September 19, 2004
@ 08:00 PM

Reading a post on Dave Winer blog I caught the following snippet

NY Times survey of spyware and adware. "...a program that creeps onto a computer’s hard drive unannounced, is wrecking the Internet." 

I've noticed that every time I sit at the computer of a non-technical Windows user I end up spending at least an hour removing spyware from their computer. Yesterday, I encountered a particularly nasty piece of work that detected when the system was being scanned by Ad-Aware and forced a system reboot. I'd never realized how inadequate the functionality of the Add or Remove Programs dialog was for removing applications from your computer until spyware came around. After I was done yesterday, I began to suspect that some of the spyware that was polite enough to add an entry in "Add or Remove Programs" simply took the Uninstall instruction as a command to go into stealth mode. One application made you fill out a questionairre before it let you uninstall it. I wondered if it would refuse to uninstall if it didn't like my answers to its questions.

Something definitely has to be done about this crap. In the meantime I suggest using at least two anti-spyware applications if attempting to clean a system. I've already mentioned Ad-Aware, my other recommendation is Spybot - Search & Destroy.


Sunday, September 19, 2004 8:29:46 PM (GMT Daylight Time, UTC+01:00)
I would also suggest as an excellent Spyware removal engine. It actually stops spyware from getting onto your computer thru a very good memory checker.
Monday, September 20, 2004 2:21:35 AM (GMT Daylight Time, UTC+01:00)
"Something definitely has to be done about this crap."

Yup. The article "Follow the bouncing malware" should help raise the level of concern:

Not scared yet? Then consider reading the recently updated and newly discovered threats at McAfee for a couple of weeks:

Or this article on a recent "proof of concept" worm (
"Bundling a network sniffer with an auto-propagating worm makes it easier for hackers to harvest usernames and passwords than would otherwise be the case. "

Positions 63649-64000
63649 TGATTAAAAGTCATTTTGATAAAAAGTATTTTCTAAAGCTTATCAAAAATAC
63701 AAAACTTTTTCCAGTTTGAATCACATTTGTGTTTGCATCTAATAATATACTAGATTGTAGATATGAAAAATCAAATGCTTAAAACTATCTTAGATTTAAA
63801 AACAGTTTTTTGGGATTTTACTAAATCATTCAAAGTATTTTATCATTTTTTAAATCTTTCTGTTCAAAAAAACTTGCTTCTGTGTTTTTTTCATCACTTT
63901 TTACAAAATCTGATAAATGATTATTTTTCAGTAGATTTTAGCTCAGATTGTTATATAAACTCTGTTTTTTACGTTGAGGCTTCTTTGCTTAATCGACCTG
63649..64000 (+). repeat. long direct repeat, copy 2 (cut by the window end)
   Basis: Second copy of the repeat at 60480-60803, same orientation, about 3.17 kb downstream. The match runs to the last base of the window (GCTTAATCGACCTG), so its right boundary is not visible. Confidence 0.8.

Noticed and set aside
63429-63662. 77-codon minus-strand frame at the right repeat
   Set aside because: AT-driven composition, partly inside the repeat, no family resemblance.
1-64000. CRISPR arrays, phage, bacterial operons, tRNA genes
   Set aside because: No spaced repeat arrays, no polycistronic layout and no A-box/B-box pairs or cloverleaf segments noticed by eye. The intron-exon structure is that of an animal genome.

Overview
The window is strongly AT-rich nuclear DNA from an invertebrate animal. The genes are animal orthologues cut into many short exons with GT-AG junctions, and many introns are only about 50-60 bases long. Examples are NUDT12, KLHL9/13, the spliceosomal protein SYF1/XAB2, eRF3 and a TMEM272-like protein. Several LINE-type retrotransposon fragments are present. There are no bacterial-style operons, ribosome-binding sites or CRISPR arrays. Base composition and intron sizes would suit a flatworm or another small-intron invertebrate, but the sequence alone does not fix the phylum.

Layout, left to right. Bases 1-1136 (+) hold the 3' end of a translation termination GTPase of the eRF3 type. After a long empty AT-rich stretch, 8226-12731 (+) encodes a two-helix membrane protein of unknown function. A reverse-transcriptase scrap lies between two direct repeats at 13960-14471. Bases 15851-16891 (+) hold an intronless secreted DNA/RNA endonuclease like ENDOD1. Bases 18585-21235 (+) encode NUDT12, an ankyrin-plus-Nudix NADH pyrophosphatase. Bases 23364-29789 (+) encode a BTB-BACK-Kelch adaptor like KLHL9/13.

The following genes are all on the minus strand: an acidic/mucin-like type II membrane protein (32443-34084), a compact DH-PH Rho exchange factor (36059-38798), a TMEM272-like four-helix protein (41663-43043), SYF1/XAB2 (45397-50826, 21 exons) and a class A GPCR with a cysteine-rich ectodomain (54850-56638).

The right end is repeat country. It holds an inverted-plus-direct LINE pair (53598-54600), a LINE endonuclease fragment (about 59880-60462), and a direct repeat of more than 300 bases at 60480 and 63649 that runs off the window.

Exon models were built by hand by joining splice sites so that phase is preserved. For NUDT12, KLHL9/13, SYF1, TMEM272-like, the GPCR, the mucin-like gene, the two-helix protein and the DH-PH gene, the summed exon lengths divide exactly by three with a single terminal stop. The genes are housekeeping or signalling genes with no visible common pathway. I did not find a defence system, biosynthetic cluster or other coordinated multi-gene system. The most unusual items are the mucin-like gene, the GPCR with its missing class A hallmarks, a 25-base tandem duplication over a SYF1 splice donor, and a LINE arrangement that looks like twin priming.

There is a lot going on in malware DETECTION AdAware and Spybot S&D. Google search on
- winpatrol
- hijackthis
for broad background or
for the exact products. If you poke around the internet with Google you should be able to find a number of lists of anti-malware tools.

For unknown process names and unknown .EXE/.DLL files, google should be the first place to visit:
Have a unknown process running on the tasks list? Drop the name into google - there are a number of web sites that catalog processes.
Have an unknown file on your PC somewhere? Google search it.

But this is malware detection.

Is there anything available on malware prevention that non-IT business people can understand and implement?
Malware detection & prevention?
Monday, September 20, 2004 12:59:39 PM (GMT Daylight Time, UTC+01:00)
Try JavaCool's SpywareBlaster as a prevention app. The latest builds of SpyBot has a link. Also, depending on the user's PC licteracy, I use ZoneLabs' firewall app, ZoneAlarm. And, yes, WinPatrol as well.
Tuesday, September 21, 2004 2:21:01 AM (GMT Daylight Time, UTC+01:00)
When malware can't write to the c: or the registry using IE, it's "game over".

RunAs with "Protect my computer" appears to use a SID which does just that.
An XP SP 2 preventative solution (?) to malware
Tuesday, September 21, 2004 4:01:01 AM (GMT Daylight Time, UTC+01:00)
Spybot is a passive tool. Try using Webroot' Spy Sweeper.
Wednesday, September 22, 2004 8:13:11 PM (GMT Daylight Time, UTC+01:00)
Spyware has become a bane on the computer industry. Especially when they use sneaky mechanisms to install themselves on the user's system. I too have spent many hours sitting in front of friends computers simply removing spyware and adware programs.
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